This post is aptly named, given it’s my coming full circle that is responsible for my return to this whole writing gig (i.e. my blog) after a not-so-brief hiatus. I had taken a break from my writing (and, if we’re being completely honest here, my simple living journey altogether) to focus more on my yoga studies. In hindsight, the irony of the situation is laughable, to say the least.
I say ironic because my two seemingly separate and unrelated journeys—yoga and living simply—were, as I discovered, pretty much one and the same.
Up until recently, I had never made the simple living/yoga connection. When I first set out on my quest toward living a more simplified life back in 2014, my yoga practice was strictly asana based; in fact, I knew absolutely nothing of the yoga practice that settled beneath the surface of the poses. Even seven months after I started my simple living journey, when I began my studies for my yoga teacher training certification, I had made absolutely zero connection between the two.
Sure, in the beginning of my studies, there were subtle hints of that connection via various yogic nuggets of wisdom, including a few of the following quotes from Buddha:
http://gulfcoastbigband.com/wp-json/oembed/1.0/embed?url=http://gulfcoastbigband.com/concert-schedule/ see this site “Greater happiness comes with simplicity rather than complexity.”
“You only lose what you cling to.”
“Chill Homie, you need to let that shit go.” (OK, perhaps this one was paraphrased a bit.)
But then the mysterious and serendipitous ways of the universe brought the parallels of my two journeys to the forefront when I delved a little deeper into the yoga beyond the poses—namely, the yamas and niyamas.
For those not familiar with the yamas and niyamas, they’re kind of like the “ten commandments” of yoga: a set of social and individual disciplines geared toward living a life filled with authenticity, awareness, and with peace toward others as well as within oneself. (In other words, how to happily live life without being an asshole.)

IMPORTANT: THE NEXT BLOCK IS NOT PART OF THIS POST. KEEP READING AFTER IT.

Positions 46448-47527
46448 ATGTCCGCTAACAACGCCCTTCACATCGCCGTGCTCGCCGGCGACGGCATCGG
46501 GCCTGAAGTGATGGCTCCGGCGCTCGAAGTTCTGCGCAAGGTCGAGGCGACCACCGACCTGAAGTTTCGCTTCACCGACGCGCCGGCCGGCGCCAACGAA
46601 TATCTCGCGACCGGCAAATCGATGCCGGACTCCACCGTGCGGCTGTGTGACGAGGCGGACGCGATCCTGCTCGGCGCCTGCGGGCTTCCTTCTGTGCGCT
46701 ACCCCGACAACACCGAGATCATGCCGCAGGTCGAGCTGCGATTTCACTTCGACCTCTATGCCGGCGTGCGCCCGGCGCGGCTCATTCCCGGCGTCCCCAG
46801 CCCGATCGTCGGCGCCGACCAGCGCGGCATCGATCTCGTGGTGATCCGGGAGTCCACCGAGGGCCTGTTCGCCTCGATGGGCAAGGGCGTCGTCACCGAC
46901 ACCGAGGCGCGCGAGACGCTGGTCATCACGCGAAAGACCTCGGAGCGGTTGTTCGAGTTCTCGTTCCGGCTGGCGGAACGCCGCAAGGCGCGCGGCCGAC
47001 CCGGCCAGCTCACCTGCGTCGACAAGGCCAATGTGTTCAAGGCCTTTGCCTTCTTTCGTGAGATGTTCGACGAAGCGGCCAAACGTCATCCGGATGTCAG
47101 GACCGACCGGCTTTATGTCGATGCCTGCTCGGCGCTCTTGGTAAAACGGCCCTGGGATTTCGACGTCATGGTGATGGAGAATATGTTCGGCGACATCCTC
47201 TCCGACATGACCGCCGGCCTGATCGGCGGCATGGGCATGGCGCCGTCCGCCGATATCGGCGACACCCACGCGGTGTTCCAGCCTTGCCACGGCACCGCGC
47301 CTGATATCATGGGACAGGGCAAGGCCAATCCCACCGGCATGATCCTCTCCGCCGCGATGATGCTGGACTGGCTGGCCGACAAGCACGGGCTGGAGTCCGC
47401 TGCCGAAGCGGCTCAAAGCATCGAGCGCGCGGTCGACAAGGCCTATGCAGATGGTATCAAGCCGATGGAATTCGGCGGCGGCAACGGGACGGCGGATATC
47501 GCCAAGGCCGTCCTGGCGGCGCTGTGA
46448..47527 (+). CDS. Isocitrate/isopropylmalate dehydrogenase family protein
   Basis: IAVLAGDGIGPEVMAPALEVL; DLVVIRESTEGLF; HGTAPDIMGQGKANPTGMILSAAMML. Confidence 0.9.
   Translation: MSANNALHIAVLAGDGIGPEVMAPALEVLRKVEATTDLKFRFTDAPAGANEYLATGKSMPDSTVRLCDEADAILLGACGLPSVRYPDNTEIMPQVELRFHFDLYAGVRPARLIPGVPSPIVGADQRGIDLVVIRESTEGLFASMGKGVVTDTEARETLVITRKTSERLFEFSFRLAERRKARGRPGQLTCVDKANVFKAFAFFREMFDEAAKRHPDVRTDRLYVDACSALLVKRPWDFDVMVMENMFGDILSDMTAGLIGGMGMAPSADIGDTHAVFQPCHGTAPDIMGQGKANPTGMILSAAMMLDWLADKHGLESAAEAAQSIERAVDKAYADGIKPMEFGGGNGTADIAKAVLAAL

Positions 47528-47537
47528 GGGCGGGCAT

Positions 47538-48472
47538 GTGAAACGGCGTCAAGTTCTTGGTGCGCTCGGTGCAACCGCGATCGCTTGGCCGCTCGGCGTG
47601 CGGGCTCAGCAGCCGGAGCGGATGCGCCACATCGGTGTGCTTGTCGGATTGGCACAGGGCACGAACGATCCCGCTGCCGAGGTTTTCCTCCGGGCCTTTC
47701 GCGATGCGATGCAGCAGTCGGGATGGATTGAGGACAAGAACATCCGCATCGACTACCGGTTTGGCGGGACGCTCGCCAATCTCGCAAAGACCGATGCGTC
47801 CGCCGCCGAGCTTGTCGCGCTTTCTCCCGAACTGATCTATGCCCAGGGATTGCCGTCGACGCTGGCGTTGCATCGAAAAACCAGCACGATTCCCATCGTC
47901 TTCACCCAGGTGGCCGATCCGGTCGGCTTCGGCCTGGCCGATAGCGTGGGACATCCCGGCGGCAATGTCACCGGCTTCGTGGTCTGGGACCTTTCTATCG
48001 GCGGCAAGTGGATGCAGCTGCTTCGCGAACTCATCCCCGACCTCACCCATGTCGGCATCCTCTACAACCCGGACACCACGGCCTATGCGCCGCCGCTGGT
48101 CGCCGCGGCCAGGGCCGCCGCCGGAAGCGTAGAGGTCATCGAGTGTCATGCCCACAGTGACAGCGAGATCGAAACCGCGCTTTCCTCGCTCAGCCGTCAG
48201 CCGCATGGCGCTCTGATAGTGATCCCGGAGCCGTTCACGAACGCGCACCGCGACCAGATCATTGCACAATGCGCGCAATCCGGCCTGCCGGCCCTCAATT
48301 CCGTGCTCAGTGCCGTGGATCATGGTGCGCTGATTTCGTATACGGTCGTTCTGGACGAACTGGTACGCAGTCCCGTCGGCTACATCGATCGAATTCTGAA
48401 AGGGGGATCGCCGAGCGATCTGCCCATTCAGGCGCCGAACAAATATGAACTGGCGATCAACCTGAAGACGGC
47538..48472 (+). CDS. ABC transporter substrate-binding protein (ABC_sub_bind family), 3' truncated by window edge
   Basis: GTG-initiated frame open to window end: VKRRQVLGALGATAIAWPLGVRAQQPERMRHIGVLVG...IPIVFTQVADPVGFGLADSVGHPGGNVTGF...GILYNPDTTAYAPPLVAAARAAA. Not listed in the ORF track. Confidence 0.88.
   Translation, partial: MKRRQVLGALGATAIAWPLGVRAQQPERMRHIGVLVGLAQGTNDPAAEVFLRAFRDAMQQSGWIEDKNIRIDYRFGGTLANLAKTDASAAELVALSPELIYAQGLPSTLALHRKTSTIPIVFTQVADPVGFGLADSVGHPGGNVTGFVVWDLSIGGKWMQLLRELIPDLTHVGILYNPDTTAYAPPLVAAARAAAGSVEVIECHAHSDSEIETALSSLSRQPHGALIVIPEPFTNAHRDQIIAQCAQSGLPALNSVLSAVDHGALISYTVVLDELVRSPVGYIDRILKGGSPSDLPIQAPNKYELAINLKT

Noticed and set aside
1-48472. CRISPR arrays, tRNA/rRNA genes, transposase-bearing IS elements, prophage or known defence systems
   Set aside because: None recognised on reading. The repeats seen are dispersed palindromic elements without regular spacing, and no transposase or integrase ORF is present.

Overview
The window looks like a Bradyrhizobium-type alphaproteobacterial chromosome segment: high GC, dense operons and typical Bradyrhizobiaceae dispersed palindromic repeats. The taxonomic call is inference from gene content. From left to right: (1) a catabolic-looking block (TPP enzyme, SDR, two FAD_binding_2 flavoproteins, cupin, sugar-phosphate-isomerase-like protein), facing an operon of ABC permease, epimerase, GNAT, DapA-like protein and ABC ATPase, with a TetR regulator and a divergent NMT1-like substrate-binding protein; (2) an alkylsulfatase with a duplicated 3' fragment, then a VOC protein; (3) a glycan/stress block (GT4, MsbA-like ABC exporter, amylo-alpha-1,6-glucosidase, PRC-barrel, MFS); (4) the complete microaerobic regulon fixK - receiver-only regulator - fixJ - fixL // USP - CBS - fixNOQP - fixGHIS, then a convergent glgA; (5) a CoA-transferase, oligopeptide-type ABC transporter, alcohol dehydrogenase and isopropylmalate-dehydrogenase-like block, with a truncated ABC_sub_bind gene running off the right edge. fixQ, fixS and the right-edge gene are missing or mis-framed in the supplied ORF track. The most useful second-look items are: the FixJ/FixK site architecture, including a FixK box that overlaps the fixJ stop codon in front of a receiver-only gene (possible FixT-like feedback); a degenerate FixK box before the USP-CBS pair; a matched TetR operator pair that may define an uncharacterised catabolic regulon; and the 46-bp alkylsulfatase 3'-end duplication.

To offer a better understanding, I’ve listed each of them below:
- Ahimsa (non-violence)
- Satya (truthfulness)
- Asteya (non-stealing)
- Brahmacharya (non-excess)
- Aparigraha (non-possessiveness)
- Saucha (purity)
- Santosha (contentment)
- Tapas (self-discipline)
- Svadhyaya (self-study)
- Ishvara Prandihana (surrender)
For the past year, a large chunk of my practice has revolved around these very guidelines. I have them as a screensaver on my phone. I have one of them tattooed on my forearm. I teach workshops about them. And I can safely say, without any hesitation, that they were the catalyst for me getting back on my path of living a more simplified life, and in turn, getting me back to writing about it.
Now back to my revelation.
When I started looking at each of the yamas and niyamas individually, the yoga/simple living connection was made with a couple of them right off the bat: brahmacharya (non-excess) and aparigraha (non-possessiveness) were the two that stood out to me immediately.
But then as I continued to dig, the connection to the other less obvious, but equally significant ones began to manifest:
- Santosha (contentment) = being content with what is = not needing anything other than what we have right now to feel content and complete = living simply
- Asteya (non-stealing) = not stealing from others = not taking more than what we need so others go without = living simply
- Ahimsa (non-violence) = being kind to our planet by not overusing resources = taking only what fulfills our needs, not our greed = living simply
- Saucha (cleanliness) = maintaining a clutter-free environment = getting rid of any excess that causes clutter = living simply
It was then that I knew: I knew that in some weird, inexplicable way it was all connected. And for whatever reason, this was the path that was intended for me to discover this connection. For whatever reason, still unbeknownst to me, I was brought to a fork in the road, taking the path that led me away from my original journey only for those roads to merge again and steer me back in the very same direction I veered away from.
Talk about coming full circle, eh?
Now I’m still on the fence about this whole “the universe knows what’s best for us” thing, but my experience sure makes for a compelling argument. Who knows why I was brought away from my journey, only to be brought back to it? Maybe the universe thought I had more to learn. Maybe it knew that I needed to deepen my practice of yoga to continue my journey (which I am eternally grateful for, because who the hell knows where I’d be without my yoga). I don’t know why exactly it brought me away from it, but I do know one thing—I’m sure glad I’m back.